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Iron Overload More Common Than Had Been Thought

A study has shown that hemochromatosis, an inherited disorder which causes iron overload is far more common for men than had been thought. This means that more men will go on to develop the potentially fatal disease and other complications.

Hereditary hemochromatosis causes the body to absorb up to three times the normal amount of iron. This excess iron can build up in vital organs, joints and tissues, where it can cause liver and heart disease, diabetes, arthritis, and other problems.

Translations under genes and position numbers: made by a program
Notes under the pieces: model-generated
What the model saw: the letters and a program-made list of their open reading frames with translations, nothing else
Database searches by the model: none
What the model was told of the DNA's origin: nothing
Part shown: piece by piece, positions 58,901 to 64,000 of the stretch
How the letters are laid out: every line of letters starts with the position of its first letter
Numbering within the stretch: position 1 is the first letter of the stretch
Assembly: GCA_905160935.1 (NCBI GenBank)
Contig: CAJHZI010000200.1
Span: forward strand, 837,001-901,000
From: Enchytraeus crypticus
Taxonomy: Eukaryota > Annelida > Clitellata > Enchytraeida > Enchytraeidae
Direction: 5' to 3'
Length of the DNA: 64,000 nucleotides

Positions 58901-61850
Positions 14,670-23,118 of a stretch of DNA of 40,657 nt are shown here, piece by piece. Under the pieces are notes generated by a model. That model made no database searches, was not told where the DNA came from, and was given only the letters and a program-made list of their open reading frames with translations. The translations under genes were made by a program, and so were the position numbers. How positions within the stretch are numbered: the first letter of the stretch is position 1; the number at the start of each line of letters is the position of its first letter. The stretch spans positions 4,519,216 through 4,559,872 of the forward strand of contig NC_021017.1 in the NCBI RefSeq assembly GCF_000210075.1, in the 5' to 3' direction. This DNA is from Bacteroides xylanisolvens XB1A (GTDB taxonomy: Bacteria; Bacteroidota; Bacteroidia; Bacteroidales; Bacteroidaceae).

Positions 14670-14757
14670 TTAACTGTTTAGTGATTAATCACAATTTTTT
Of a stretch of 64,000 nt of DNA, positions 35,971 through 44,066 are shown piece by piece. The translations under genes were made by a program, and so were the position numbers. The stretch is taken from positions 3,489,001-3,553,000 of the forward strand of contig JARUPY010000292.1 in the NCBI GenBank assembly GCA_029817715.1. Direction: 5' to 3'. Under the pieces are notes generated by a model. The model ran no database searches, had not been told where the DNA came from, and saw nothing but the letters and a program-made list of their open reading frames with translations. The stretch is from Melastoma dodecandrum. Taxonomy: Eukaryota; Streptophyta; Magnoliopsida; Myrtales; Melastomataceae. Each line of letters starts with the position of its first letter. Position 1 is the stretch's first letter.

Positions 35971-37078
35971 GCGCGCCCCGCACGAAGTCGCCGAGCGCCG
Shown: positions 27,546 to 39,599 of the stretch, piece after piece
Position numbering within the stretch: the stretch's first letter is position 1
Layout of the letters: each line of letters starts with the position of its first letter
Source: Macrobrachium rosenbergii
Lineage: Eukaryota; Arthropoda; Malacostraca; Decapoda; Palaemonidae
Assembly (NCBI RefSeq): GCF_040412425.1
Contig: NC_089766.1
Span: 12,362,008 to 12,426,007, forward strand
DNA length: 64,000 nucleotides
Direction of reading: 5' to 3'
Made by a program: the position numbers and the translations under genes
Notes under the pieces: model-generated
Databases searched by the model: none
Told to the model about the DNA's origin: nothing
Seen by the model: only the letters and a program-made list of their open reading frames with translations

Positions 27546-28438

Previous studies have shown that one in 200 people with northern European ancestry have the genetic marker for the disease, but it was never clear how many of those actually developed the illness. Some estimates have put the percentage at less than 1 percent.

But a new 12-year study tracking more than 31,000 people has found that 28.4 percent of men with the generic problem eventually develop the disease. Only 1.2 percent of women with the defective genes become ill, however.

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